This short story first appeared in the December 20, 2000 issue of the weekly entertainment print publication ESP Magazine. For the past 11 years it's become an annual Christmas tradition at FOSS Force.
Posts published in “Potpourri”
In this trip down memory lane, we look back to the days when cutting edge technology came with vacuum tubes.
Days of Future Tech Passed
The first broadcast of FM stereo in North Carolina was on WMDE, an FM-only radio station in Greensboro. I’m guessing that the time was late 1961 or early 1962, as the FCC approved FM stereo broabdasts in April, 1961. Dad ordered the stereo generator as soon as they became available. I was there the night it was installed. I would have been 10 at the time.
The station was no more than a control room and transmitter room, that had been built by my father and one of his friends in the corner of a brick building that had been some sort of garage, but which my father had turned into a television repair shop when he bought the building in the early 1950s. In the control room, the walls and ceiling from about waist high were covered with white acoustic tiles, made of compressed fiber, with holes to absorb sound. The bottom half of the walls were plywood painted light lime green, with a strip of molding running along the seam at the bottom of the tiles. Like nearly all control rooms, there was no outside window.
The console desk, also built by Dad, was a backwards “C,” built deep and sat against the transmitter room wall. The console was a small Gates Studioette, bought new in 1956, which could mix from four sources. To expand its mixing capabilities, there were switches that the operator could use to take audio from additional sources and assign them a pot. It was a Gates, so it was well designed and built. Rek-O-Kut Rondine turntables with Gray hydrolic tone arms sat on each side of the operator.
Open source is no longer just about the software that sits on your computer. Open methods are being used to develop everything from better automobiles to life altering medical devices.
The Video Screening Room
This inspiring short video from Red Hat, uploaded Monday to YouTube, suggests why open source methods can yield flourishing results.
If you’re an open source enthusiast, make sure you are subscribed to the Red Hat Videos YouTube channel to stay in the loop about future videos they upload. Maybe one of those videos will cover some open source project you’re working on. Also, ask yourself what youngsters do I know who would find this video to be inspiring. Share the link to this video with them and you will have planted a seed that could someday grow into a mighty oak.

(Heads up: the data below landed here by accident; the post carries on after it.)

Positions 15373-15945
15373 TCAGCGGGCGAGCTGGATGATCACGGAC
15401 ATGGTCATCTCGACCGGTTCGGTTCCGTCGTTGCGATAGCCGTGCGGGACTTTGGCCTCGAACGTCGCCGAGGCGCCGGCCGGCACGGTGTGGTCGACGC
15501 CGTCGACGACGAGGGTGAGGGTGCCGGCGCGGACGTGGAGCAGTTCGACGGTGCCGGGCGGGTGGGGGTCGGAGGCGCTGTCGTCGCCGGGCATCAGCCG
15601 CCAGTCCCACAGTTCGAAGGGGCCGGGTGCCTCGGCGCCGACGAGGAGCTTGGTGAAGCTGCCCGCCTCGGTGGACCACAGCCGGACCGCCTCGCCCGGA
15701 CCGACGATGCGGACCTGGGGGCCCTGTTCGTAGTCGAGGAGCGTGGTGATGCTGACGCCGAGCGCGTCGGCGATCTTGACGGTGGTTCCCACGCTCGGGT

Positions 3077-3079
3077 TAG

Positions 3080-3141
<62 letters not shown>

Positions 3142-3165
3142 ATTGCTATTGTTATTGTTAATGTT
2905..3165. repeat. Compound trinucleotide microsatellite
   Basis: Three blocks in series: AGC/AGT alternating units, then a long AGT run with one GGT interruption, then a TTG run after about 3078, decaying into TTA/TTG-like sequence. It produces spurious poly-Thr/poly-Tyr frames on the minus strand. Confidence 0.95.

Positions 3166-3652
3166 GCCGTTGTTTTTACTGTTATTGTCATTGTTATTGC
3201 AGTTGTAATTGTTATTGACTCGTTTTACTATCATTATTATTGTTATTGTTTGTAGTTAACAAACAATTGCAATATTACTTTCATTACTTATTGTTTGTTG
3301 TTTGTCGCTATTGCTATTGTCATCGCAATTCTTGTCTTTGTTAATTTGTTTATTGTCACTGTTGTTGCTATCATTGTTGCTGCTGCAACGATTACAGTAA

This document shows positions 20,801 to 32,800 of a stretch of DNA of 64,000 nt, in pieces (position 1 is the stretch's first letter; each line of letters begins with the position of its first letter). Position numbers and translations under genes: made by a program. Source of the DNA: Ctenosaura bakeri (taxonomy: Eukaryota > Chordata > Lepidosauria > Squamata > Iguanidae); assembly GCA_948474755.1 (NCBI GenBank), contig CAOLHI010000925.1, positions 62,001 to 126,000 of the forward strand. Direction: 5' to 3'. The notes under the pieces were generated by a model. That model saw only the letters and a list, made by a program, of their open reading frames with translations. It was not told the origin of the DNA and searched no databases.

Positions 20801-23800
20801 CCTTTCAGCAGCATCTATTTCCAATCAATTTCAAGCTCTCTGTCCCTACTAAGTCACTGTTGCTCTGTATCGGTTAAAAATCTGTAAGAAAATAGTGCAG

For the past 10 years, Phil has been working at a public library in the Washington D.C.-area, helping youth and adults use the 28 public Linux stations the library offers seven days a week. He also writes for MAKE magazine, Opensource.com and TechSoup Libraries. Suggest videos by contacting Phil on Twitter or at email@example.com.
We were pleased to discover an online retailer that caters to Linux and FOSS users and seems to understand exactly what free and open source is all about. This company gives a percentage of each purchase to free tech projects.
Are you one of those people who likes to use your laptop as a billboard to announce to the world that you’re a Linux user? Do you feel compelled to plaster stickers all over the outside of your laptop, maybe even your luggage, letting everyone know your favorite distro, some of your favorite FOSS programs or even a favorite programming or scripting language? Do you find yourself wishing there was an easy way to cover up the Windows key on your PC’s keyboard with something that actually represents an operating system you use?
We’re going to take the scenic route in getting to the point today. If you don’t want to wait, you can go down to the bottom where it says, “The moral of the story…” But the point of today’s exercise is that we in the decentralized FOSS realm are a creative bunch, and in that creativity is our strength.
The Starbucks in San Jose near James Lick High School seems to always be abuzz — kids from the school come in for coffee and other Starbucks treats, all the while being served by a quick and helpful staff, one of whom couldn’t stop talking in loud tones about his new opportunity in a nearby, more prestigious Starbucks.
The after-school high school crowd seems to be supplanted, eventually, by moms picking up their elementary school-aged children and bringing them to Starbucks. While I’m sitting in a way-too-comfortable chair, two girls walk up to me.
They stare. I look up, smile, and go back to work. I can still feel them staring at me.
One points and says, “elefante,” which is Spanish for “elephant.”